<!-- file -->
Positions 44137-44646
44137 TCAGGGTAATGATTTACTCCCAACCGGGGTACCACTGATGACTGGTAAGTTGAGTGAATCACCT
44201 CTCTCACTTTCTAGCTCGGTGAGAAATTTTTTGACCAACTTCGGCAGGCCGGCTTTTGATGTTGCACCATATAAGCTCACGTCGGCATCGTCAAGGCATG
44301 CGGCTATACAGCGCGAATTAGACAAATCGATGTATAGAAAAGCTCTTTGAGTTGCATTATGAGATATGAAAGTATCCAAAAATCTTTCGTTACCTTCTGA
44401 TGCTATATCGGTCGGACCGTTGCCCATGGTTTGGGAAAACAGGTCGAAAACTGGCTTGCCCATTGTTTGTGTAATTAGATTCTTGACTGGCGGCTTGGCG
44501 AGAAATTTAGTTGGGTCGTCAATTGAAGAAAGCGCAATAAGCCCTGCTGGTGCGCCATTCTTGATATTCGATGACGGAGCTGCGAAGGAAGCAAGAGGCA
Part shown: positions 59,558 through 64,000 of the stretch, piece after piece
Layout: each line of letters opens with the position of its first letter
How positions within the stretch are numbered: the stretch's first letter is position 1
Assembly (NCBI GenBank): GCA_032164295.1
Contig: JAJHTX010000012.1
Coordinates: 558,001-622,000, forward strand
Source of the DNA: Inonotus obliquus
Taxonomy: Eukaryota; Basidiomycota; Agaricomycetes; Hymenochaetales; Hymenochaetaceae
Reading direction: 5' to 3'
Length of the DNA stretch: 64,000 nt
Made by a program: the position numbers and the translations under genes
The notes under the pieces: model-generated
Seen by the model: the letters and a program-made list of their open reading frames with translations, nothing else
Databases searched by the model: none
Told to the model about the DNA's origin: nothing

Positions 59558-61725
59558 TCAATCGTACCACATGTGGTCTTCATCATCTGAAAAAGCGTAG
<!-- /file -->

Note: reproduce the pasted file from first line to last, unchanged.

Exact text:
Positions 44137-44646
44137 TCAGGGTAATGATTTACTCCCAACCGGGGTACCACTGATGACTGGTAAGTTGAGTGAATCACCT
44201 CTCTCACTTTCTAGCTCGGTGAGAAATTTTTTGACCAACTTCGGCAGGCCGGCTTTTGATGTTGCACCATATAAGCTCACGTCGGCATCGTCAAGGCATG
44301 CGGCTATACAGCGCGAATTAGACAAATCGATGTATAGAAAAGCTCTTTGAGTTGCATTATGAGATATGAAAGTATCCAAAAATCTTTCGTTACCTTCTGA
44401 TGCTATATCGGTCGGACCGTTGCCCATGGTTTGGGAAAACAGGTCGAAAACTGGCTTGCCCATTGTTTGTGTAATTAGATTCTTGACTGGCGGCTTGGCG
44501 AGAAATTTAGTTGGGTCGTCAATTGAAGAAAGCGCAATAAGCCCTGCTGGTGCGCCATTCTTGATATTCGATGACGGAGCTGCGAAGGAAGCAAGAGGCA
Part shown: positions 59,558 through 64,000 of the stretch, piece after piece
Layout: each line of letters opens with the position of its first letter
How positions within the stretch are numbered: the stretch's first letter is position 1
Assembly (NCBI GenBank): GCA_032164295.1
Contig: JAJHTX010000012.1
Coordinates: 558,001-622,000, forward strand
Source of the DNA: Inonotus obliquus
Taxonomy: Eukaryota; Basidiomycota; Agaricomycetes; Hymenochaetales; Hymenochaetaceae
Reading direction: 5' to 3'
Length of the DNA stretch: 64,000 nt
Made by a program: the position numbers and the translations under genes
The notes under the pieces: model-generated
Seen by the model: the letters and a program-made list of their open reading frames with translations, nothing else
Databases searched by the model: none
Told to the model about the DNA's origin: nothing

Positions 59558-61725
59558 TCAATCGTACCACATGTGGTCTTCATCATCTGAAAAAGCGTAG